English Language Learning for parents
It’s not just students who are working to learn the English language in Norfolk.
Many parents also learn English upon moving to the area, said Leonor Fuhrer, coordinator of the Norfolk Family Coalition, which helps provide support for immigrants.
Learning a new language can provide challenges for the entire family, especially at first.
“Going to the doctor’s office, grocery store, at school — it’s really hard for families that have never even been exposed to English,” she said.
Fuhrer said it can be overwhelming for new families to find all the things they need in a new town. Although local resources to help do exist, making the initial connections can be difficult.
Often, one of the first points of contact for families arriving in Norfolk is the public school district, when parents enroll their children in classes. School administrators will help connect families with services to help them get established in the community, said Angela Baumann, principal of Westside Elementary School in Norfolk.
“Part of the ELL (English Language Learning) program is just being welcoming when they come … helping families access resources and be comfortable within our larger community,” Baumann said.
The Norfolk Family Coalition is a large resource for new families, helping connect them with such resources as medical care, counseling and English classes.
The language barrier can still be a struggle for parents, though, especially at first. Children are often used as interpreters because they have more exposure to English, Fuhrer said, which can bring a number of complications.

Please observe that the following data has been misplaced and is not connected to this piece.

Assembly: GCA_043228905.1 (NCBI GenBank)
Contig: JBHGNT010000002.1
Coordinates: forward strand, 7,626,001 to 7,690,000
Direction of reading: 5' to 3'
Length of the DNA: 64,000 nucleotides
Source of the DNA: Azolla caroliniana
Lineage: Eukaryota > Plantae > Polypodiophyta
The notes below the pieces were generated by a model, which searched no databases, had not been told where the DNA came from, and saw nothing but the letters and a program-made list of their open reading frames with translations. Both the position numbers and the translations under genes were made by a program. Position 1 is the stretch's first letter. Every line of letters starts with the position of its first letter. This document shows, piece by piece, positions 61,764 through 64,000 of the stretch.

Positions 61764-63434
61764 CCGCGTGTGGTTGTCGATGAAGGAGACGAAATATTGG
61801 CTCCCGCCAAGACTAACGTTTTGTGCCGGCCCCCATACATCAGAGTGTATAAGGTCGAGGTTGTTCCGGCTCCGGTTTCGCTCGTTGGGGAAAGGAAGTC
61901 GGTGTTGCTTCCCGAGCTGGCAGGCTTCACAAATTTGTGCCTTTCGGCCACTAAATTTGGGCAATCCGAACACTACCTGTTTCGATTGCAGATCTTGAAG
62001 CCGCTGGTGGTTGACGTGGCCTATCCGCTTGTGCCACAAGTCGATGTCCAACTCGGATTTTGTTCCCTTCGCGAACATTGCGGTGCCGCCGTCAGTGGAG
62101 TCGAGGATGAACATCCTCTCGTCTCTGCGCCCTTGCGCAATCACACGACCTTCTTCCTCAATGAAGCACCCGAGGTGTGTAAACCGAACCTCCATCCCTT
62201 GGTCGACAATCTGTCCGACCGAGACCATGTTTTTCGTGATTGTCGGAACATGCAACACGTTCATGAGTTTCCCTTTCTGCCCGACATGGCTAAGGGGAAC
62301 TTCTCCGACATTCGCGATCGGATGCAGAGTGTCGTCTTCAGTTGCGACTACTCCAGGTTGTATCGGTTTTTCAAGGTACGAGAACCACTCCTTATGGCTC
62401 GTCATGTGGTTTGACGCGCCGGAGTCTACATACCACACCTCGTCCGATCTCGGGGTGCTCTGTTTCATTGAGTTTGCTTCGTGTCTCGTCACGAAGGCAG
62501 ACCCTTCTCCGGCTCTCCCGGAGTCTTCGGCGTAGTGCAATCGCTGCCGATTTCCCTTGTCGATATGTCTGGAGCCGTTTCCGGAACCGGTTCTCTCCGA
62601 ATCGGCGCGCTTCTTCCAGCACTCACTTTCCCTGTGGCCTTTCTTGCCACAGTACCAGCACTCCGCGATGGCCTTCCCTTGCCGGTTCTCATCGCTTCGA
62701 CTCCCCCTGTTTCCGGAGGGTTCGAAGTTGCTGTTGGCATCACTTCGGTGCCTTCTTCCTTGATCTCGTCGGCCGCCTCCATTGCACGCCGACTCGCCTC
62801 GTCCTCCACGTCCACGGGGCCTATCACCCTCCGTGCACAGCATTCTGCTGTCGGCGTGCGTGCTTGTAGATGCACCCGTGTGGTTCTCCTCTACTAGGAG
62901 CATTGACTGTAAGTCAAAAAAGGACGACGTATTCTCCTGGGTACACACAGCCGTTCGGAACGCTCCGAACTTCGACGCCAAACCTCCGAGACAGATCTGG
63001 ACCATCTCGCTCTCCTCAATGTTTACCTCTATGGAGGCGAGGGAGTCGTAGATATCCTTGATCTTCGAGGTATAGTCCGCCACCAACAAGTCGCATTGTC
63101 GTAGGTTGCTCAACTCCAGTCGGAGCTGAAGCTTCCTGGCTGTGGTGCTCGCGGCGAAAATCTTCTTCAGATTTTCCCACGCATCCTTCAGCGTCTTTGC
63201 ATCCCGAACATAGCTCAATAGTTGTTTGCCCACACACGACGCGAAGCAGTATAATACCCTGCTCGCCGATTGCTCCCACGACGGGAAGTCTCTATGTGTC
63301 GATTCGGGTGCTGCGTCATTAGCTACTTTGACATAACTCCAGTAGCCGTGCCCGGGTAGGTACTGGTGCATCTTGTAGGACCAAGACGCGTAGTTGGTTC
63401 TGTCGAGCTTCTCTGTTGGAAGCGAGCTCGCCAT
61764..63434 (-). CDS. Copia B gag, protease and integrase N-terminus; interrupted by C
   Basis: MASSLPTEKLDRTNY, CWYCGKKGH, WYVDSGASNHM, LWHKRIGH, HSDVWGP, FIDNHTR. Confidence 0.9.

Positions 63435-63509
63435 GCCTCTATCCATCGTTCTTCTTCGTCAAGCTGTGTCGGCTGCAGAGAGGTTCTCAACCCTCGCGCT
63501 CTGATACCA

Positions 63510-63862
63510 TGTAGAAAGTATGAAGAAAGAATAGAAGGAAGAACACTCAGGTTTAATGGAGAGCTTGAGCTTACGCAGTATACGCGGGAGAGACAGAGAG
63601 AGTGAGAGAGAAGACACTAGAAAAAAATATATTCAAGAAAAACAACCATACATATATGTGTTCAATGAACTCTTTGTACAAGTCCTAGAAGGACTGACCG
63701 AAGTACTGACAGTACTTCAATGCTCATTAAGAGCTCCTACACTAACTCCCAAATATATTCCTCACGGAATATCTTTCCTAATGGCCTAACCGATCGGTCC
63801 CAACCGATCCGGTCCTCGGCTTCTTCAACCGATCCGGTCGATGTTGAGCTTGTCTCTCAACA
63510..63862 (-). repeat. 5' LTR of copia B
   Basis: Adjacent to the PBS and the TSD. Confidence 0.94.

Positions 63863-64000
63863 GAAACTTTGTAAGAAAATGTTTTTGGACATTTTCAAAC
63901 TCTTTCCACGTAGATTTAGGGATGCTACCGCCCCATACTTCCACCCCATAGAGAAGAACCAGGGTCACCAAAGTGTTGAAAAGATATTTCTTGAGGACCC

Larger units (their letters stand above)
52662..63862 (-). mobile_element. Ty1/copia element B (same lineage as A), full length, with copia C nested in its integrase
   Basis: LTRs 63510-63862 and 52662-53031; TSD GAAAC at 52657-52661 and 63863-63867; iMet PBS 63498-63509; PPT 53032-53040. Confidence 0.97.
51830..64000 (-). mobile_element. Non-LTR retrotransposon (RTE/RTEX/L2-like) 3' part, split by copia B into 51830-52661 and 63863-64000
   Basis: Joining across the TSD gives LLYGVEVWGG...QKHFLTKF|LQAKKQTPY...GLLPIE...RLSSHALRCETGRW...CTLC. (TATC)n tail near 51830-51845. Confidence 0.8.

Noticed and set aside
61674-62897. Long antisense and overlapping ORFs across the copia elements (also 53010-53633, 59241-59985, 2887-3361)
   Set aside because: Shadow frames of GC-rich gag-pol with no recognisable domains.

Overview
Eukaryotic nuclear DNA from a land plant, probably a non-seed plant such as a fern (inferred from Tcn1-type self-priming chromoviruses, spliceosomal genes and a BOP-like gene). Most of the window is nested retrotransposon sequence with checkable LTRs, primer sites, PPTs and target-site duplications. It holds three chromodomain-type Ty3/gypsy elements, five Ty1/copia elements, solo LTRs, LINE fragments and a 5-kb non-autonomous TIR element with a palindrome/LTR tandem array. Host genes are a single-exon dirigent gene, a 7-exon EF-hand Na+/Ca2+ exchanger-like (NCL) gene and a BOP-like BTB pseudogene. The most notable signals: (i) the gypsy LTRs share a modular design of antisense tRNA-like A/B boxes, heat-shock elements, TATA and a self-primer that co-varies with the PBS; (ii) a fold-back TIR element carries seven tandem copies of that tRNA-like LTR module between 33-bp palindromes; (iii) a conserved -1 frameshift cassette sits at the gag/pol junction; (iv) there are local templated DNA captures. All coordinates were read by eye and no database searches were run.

For example, it can be a heavy responsibility for students and also cause school schedule conflicts. Fuhrer said she’s also seen truancy-related issues stem from children being needed to interpret at home or elsewhere.
“It’s like, help your family or stay in school, and most kids are going to choose helping their family,” she said. “It’s a lot of responsibility on their shoulders.
“(Norfolk Family Coalition) can take some of that off and make sure families know who they can turn to.”
Northeast Community College offers adult education classes, including preparation for GED certification and English as a Second Language.
For students who aren’t familiar enough with English to take the college’s GED preparation classes, however, some community members and other local organizations attempt to fill in the gaps.
Karen Indra, an interpreter who lives in Norfolk, has taught a free GED preparation class at the Immaculata Monastery for more than 10 years, she said.
“It’s mostly taught in Spanish,” she said. “We started it because we had some people that wanted to do it that didn’t (know) enough English.”
Indra said of the nearly 50 students she’s taught in the classes, a commonality is that they’re hard-working and busy — juggling classes with work and raising families. They also often face obstacles like child care and transportation.
Although the classes don’t focus on teaching English, she said her students start picking up the language. Some also have taken English classes at Northeast at the same time.
In one way or another, she said they often learn English along the way.
“(People who) have been here for a long time pretty much learn English,” Indra said. “That’s what people don’t understand.”
Fuhrer agreed and said fear of judgment can be another barrier to practicing English in public.
“They really are trying, but oftentimes it is that confidence thing,” she said. “ ‘If I don’t say it right, they’ll know I’m not from here,’ and that can be scary.”